A happy crowd

“Crowdfunding on HawksNest” workshop re-capped

HawksNest screenshot. Text: HawksNest. Tabs - Discover, About. Sign In. HawksNest hatching new ideas. Search Projects. Start Project. Images for 4 projects are shown.

On Thursday, December 7, I led a hands-on workshop for Miami University faculty, staff, and students interested in using Miami’s homegrown crowdfunding platform, HawksNest, to fund a research, scholarly, creative, or service project. I’m sharing the highlights here.

After I gave them a tour of HawksNest, participants discussed what they currently think or know about crowdfunding. Many seemed to recognize that, despite superficial appearances, crowdfunding might not be an easy, hands-off way to raise money.

In fact, as I shared, there are three keys to a successful crowdfunding campaign:

  • Narrative
  • Images and video
  • Strategy for targeting prospective donors


Every crowdfunding campaign must tell a clear and compelling story. This is accomplished through:

  • An engaging, non-technical title
  • Friendly, easily accessible language
  • Descriptions that invite visualization

In addition, projects that have cultural relevance to a specific geographical area can be compelling.

Images and video

All images and video must advance the narrative. Video should be included whenever possible, and — thanks to the proliferation of smartphones and tablets — it’s almost always possible. It’s important to remember that in crowdfunding, authenticity matters more than glitzy production value. It’s possible for almost anyone to shoot good, inexpensive video by following these tips:

  • Good lighting + good sound = good enough. If your video is well-lit (shoot outside if you can) and the people talking on it can be heard clearly, then you can use that video for your crowdfunding campaign.
  • Make sure your video runs no more than 2-3 minutes long.
  • Keep your messaging tight. Answer these questions: Who are you? What are you doing? Why are you doing it? Why are you crowdfunding it?
  • Include a clear call-to-action. Explicitly ask viewers to support your project and to share it with their online social networks.

Strategy for targeting donors

Successful crowdfunding requires engagement from the project owner(s) before, during, and after the actual campaign.


Prior to campaign launch, team members need to activate their personal networks. That means recruiting active champions who will help you spread the word about your campaign and reaching out directly to your personal contacts.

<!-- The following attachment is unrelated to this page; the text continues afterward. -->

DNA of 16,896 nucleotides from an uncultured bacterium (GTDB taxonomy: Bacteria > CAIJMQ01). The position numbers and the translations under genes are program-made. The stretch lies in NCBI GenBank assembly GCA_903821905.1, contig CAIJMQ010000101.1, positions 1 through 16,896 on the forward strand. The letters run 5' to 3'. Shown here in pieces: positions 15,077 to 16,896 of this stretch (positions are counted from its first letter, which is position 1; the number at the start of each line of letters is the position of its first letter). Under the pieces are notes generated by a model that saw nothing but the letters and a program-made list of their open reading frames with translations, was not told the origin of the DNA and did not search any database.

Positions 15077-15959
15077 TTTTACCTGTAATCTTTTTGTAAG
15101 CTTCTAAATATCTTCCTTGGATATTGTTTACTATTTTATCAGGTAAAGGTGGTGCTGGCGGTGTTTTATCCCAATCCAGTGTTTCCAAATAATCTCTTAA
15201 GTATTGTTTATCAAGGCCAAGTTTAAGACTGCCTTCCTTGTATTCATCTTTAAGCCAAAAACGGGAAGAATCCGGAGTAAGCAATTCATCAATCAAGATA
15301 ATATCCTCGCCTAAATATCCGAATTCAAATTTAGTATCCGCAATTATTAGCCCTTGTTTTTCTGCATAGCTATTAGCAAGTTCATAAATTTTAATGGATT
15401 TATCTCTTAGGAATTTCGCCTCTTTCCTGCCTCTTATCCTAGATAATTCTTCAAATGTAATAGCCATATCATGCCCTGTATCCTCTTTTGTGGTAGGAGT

Evidence suggests you should aim to raise 30% of your funding goal directly from your team’s personal contacts because that’s the point at which strangers have enough social proof about the worthiness of your project to take a chance on its success. Statistics from crowdfunding sites show that raising 30% of your funding goal in the first week of a campaign translates into an 80% chance of fully meeting your goal, while raising just 5% of your goal in the first week reduces your ultimate chance of success to just 50%.

On average, you can expect just 3% of the people you and your team contact personally to donate to your project, so it’s important to contact as many people as possible. The following formula will give you a target number of contacts:

  • Divide your funding goal by $25, which is the most common crowdfunding contribution. That gives you the number of $25 donations you need to reach your goal.
  • Multiply the number you got above by 10 to account for the 3% average response rate and the goal to raise 30% of your target amount from personal contacts.


  • $1000 funding goal/$25 = 40 (number of $25 donations needed to raise $1000)
  • 40  x 10 = 400 messages

With a 3% response rate, a team can expect about 12 donations to result from 400 personal contacts. At $25 each, 12 donations total $300, which is 30% of the $1000 funding goal.


Together, team members should spend 1-2 hours each day “working” your campaign. Suggested activities include:

  • Sharing and engaging on social media channels
  • Posting updates to the crowdfunding project page
  • Following up with active champions recruited during the “before” phase
  • Hosting an “Ask Me Anything” (AMA) on Reddit
  • Writing and sending press releases
  • Planning and hosting a campaign-related event


Be sure to thank your active champions and your donors. This helps them feel good about what they did and may make them more likely to support your next project. Also be sure to post updates on the crowdfunding project page. That lets donors know you’re following through on what you promised to do. Sharing results on the project page — when you have them — lets donors know what they “got” for their money.

Case studies and campaign tool kits

Following the “lecture” part of the workshop, participants studied the following project pages on Experiment to identify the ways in which they did and did not look like successful crowdfunding campaigns: